TacGun: Let’s Dig into this a Little
A few weeks a go I was at the Georgia mobile class and had a discussion with the students, as is often the case, this time about TacGun. It became obvious to me quickly that people did not really ‘get’ what TacGun is. I have written previous blog posts and done ‘Max Talk’ videos on the subject, but it is of course a new concept.
Will I do any better today?
There are various strands to this which I will try and weave together. First, let’s have someone else tell the tale, in a quote from a Student Review posted on the Everyday Marksman blog today (link HERE):
Why Small Team Tactics?
Some years ago, I read an article that talked about the mindset of typical tactical enthusiasts (as well as preppers). In short, these individuals could learn to become very proficient in individual shooting skills, and amass large stores of supplies, but they were still individuals. Eventually, we all need sleep. In the worst case scenarios, individuals will be overrun by mobs attacking when least expected.
At some point, we have to accept that there is safety in numbers, and we will need a team.
I grew up in South Florida. I’ve lived through several powerful hurricanes, including Andrew, Katrina, Wilma, and others. While going without power for two weeks following a storm, someone kicked in my neighbor’s door and stabbed them 17 times. It took hours for the police to respond. We’ve all seen what happened when Katrina hit New Orleans, or what happened recently in Houston. Puerto Rico is still in rough shape from the recent storm season. I’ve lived in places with blizzards, fires, earthquakes, and other natural disasters. My prior profession also gave me unique insight into the “what ifs” of the world. After that, you come to accept that there will be situations where the veil of civility drops and you are on your own. At least for a while.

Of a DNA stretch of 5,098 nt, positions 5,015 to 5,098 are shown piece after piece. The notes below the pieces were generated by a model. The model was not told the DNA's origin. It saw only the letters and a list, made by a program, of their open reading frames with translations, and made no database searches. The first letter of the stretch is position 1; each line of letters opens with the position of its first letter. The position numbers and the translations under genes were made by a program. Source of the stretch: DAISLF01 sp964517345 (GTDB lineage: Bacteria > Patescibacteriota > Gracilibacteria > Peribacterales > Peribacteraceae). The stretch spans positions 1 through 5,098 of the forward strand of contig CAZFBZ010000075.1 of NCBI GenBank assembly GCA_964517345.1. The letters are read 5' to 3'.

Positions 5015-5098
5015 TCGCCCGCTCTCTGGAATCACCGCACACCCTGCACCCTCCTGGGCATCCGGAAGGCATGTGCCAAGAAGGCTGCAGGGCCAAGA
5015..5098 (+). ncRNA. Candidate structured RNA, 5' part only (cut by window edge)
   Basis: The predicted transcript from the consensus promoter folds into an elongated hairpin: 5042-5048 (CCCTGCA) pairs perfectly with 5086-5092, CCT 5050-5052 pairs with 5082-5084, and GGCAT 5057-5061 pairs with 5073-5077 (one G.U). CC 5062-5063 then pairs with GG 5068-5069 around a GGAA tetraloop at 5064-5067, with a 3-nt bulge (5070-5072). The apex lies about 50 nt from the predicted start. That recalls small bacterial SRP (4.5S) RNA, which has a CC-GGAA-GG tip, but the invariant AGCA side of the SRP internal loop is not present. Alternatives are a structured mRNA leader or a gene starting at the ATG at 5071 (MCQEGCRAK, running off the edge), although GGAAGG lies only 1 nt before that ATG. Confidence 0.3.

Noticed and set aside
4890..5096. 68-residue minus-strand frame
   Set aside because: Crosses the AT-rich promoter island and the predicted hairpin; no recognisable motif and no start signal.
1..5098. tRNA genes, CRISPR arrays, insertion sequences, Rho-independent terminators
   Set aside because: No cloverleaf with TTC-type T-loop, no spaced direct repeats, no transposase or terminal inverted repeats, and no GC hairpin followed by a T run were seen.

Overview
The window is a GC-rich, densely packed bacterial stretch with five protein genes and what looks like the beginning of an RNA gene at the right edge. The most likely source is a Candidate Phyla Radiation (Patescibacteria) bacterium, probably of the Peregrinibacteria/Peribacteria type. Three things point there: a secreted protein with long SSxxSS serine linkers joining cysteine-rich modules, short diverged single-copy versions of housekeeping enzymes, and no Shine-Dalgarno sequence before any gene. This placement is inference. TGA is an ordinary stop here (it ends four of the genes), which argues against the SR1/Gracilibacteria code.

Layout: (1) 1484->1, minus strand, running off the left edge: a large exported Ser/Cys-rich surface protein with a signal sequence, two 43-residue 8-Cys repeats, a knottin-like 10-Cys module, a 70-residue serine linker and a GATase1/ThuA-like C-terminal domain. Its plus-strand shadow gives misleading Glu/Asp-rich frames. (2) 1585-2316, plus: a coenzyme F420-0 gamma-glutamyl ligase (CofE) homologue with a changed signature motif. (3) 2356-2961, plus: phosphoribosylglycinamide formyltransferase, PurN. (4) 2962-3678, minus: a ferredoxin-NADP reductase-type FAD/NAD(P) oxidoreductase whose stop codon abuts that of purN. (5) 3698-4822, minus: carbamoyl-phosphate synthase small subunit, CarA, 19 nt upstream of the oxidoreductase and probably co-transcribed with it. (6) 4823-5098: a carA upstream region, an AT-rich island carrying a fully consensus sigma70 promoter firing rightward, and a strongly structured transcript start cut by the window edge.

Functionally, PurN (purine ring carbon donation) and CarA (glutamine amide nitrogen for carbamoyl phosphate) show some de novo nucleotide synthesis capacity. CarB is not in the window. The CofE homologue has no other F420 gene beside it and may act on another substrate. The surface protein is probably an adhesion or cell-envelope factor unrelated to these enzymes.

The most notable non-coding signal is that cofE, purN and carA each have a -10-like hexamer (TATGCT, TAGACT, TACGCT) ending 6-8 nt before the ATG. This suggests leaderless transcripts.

If one of my underlying goals is to protect my family and community, or at least my “tribe”, then it stands that I should start learning how to fight alongside them.
This is what brought me to Max Velocity Tactical.
I’ve seen Max’s articles on and off for a long time. It was his old posts that first got me rethinking my battle belt configuration. Max shares a similar background to most of the well-known tactical trainers. However, he gained notoriety through the prepper market rather than the tactical. In a way, that makes a lot of people cautious about his courses and writings. There is a negative undercurrent of “militia training” surrounds teaching civilians small unit tactics that doesn’t sit well with a lot of people. There is a definite stereotype associated with that idea, and most folks in the tactical market avoid it.
That said, in talking with him during breaks, Max has been distancing himself and his school from that image. He wants to attract a more professionally-minded tactical audience. This group invests in quality equipment training, and fitness. They aren’t trying to be a bunch of Walter Mittys, just people developing skills. The message I noticed all during class was that this had nothing to do wth politics. In fact, I can’t recall any political comments on the part of the instructors whatsoever. Any discussion of motivation focused on teaching people a more complete tactical skillset. More still, a lot of discussion centered on how to improve the courses and training.
The courses he offers, as well as the supporting events, are part of an ecosystem known as TacGun. This philosophy focuses on developing well-rounded citizens who with not only the ability to shoot, but the ability to function as a team. That also includes demonstrating leadership and work towards the high level of physical fitness.